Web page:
– John McClane has to fight to gain respect from those who doubt him when faced with unforeseen circumstances: The aforementioned Rudolph is our baseline now. Buddy the elf in Elf takes the entire movie to earn his father’s approval, all while wearing wack clothing around Manhattan and dealing with another difficult, distant love interest, Zooey Deschanel.
– McClane has an estranged family and is surrounded by death: Jingle All The Way does not spare Arnold Schwarzenegger’s Howard Langston a moment to be with his family, so he has to salvage time lost by scavenging for a toy for his son. The major connection here is It’s a Wonderful Life – specifically, the period during which George Bailey does not exist. His wife is an old maid. All thirty of his kids, along with Zuzu’s petals, do not exist. His brother died in a frozen lake incident, failing to become a war hero in World War II by saving his regiment, all of whom also perish.
– While attempting to be helpful himself, McClane receives poor help from an unwanted source: In Die Hard, Harry Ellis is a cokehead executive that works for Holly’s company in Nakatomi Plaza. In his darkest, and last, hour, he attempts to negotiate with the primary antagonist in the film, Hans Gruber, on behalf of McClane. For his unsuccessful efforts, he gets killed. Again, we turn to It’s a Wonderful Life, but this time we’re focusing on Uncle Billy, who loses the $8,000 he was entrusted to deliver to the bank, sending Bailey Bank & Loan into possible bankruptcy, for which George would be held responsible.
-While attempting to be helpful himself, McClane receives timely help from an unlikely source: Just when McClane realizes he can’t defeat the Gruber’s German thieves alone, Sgt. Al Powell arrives to the party, though it takes some convincing to get him to stay. Likewise, In whichever adaptation of A Christmas Carol you like, Ebenezer Scrooge deals with the Ghosts of Christmases Past, Present and Future, who talk him through his curmudgeonly ways. George Bailey is dragged out of a lake and, subsequently, into a bar by his guardian angel. In Bad Santa, The Kid, Thurman Merman, saves Willie Stokes from a homophobic man listed as “Hindustani Troublemaker.” The pigeon lady uses her sway with birds to swarm the crooks in Home Alone 2: Lost in New York. When, at his breaking point, Charlie Brown begs for the true meaning of Christmas in his own eponymous holiday special, Linus spits a few verses verbatim from the Gospel of Luke, specifically Lk 2:8-14.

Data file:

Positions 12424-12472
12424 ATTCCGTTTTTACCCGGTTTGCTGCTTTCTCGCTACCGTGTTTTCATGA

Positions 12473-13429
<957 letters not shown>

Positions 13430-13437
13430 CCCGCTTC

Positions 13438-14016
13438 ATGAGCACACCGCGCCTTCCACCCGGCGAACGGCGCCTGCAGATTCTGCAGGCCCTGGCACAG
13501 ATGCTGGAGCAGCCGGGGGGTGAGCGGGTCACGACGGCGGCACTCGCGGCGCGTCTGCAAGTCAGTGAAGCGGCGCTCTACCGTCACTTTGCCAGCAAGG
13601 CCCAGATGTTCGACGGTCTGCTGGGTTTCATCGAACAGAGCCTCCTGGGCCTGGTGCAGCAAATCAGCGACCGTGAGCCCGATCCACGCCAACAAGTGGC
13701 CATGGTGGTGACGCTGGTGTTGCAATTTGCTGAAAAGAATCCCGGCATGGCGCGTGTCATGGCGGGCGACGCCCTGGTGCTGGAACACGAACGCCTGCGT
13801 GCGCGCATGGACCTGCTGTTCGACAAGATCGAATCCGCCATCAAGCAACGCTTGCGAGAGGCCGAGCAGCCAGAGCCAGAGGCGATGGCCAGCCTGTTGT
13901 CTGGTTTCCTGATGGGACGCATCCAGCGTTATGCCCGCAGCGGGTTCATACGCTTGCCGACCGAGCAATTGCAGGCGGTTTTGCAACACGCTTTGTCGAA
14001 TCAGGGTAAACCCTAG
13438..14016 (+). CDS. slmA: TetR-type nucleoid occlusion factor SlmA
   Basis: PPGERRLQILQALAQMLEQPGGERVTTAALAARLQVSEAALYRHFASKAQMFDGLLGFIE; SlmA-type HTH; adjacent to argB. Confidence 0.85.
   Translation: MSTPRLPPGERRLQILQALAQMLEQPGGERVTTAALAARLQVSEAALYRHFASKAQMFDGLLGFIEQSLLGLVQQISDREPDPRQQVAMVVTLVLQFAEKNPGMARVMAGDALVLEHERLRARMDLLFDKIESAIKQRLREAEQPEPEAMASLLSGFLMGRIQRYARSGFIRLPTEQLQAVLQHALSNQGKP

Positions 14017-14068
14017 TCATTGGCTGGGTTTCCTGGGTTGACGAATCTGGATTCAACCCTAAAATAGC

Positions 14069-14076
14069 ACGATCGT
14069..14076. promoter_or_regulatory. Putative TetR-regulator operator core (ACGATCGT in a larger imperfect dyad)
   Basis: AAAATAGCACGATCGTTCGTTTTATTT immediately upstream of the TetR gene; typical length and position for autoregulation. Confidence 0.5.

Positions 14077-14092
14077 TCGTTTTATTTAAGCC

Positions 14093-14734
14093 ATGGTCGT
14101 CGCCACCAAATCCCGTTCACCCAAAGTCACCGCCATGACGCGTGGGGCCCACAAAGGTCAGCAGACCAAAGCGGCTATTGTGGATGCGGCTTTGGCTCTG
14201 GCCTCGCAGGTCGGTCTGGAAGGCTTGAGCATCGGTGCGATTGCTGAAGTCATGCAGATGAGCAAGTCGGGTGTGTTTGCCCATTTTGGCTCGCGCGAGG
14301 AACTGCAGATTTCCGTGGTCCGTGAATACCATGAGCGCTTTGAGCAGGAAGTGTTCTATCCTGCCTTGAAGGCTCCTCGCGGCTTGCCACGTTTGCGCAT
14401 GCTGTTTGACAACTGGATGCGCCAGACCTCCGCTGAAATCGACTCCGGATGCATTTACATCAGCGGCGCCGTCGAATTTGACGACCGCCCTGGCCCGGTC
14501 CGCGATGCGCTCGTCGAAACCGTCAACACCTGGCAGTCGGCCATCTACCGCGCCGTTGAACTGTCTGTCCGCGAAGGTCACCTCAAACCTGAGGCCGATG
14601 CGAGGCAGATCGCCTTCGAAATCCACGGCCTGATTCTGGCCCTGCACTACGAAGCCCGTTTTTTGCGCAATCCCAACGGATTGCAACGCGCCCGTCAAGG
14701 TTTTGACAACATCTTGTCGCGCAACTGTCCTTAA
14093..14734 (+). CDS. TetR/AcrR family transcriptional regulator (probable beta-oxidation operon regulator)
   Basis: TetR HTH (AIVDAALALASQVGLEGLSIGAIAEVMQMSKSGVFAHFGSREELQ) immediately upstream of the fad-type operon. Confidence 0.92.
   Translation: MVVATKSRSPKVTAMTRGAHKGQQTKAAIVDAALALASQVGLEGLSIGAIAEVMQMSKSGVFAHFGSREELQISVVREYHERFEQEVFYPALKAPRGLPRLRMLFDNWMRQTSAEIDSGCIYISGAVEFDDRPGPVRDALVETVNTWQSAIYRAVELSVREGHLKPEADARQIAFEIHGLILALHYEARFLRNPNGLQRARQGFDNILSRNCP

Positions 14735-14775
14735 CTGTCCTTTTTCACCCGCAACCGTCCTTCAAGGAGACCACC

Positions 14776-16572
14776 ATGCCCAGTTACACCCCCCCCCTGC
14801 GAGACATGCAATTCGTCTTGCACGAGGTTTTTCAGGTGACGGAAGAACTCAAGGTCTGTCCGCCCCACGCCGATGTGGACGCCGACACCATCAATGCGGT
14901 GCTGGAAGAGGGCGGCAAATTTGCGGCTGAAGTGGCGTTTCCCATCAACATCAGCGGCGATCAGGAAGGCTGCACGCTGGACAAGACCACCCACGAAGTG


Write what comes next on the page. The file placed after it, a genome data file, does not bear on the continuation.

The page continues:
– McClane fights to get his love back: This is an absurdly broad claim to stake as being exclusive to Christmas films, but so many of them just so happen to include it: Jingle All The Way‘s Howard Langston, again, attempting to win his son’s affection through a material possession; Scrooge eventually has to win back Bob Cratchit’s respect; basically every character in Love, Actually has some kind of romance-redemption narrative.
This could go on for another 1,400 words, but there is so much basketball ahead, to go along with unwanted political discussions and low-key stewing over not receiving what you wanted. Another connection there: “Come out to the coast, we’ll get together, have a few laughs” sounds like every empty holiday promise that family get-togethers are going to be a good time. Anyway, Die Hard is a movie for all occasions, to be certain, but during this holiday season, no matter what or if you’re celebrating, save some room for John McClane. Yippee-ki-yay, and ho-ho-ho.
ºFor what it’s worth, depending on whether you’re a grade school teacher, you can refer to Wikipedia’s “List of theatrical Christmas films” for the more widely-accepted, populous-edited answer.
¹The first two, in order, are “Fairytale of New York” by The Pogues (featuring Kirsty MacColl) and “The Christmas Song” as sung by Nat King Cole, and only as sung by Nat King Cole. The third is “Santa Claus is Coming to Town” by Bruce Springsteen and the E-Street Band. You can sub that out for “Christmas in Hollis” if you’d like.
²Another It’s a Wonderful Life connection: Like McClane, George Bailey receives help from a trusted driver, Ernie, and a policeman, Bert. In very broad terms, one could argue that Die Hard is an abstract remake of that holiday classic.
³I know nothing of clothing design or the evolution of modern fashion.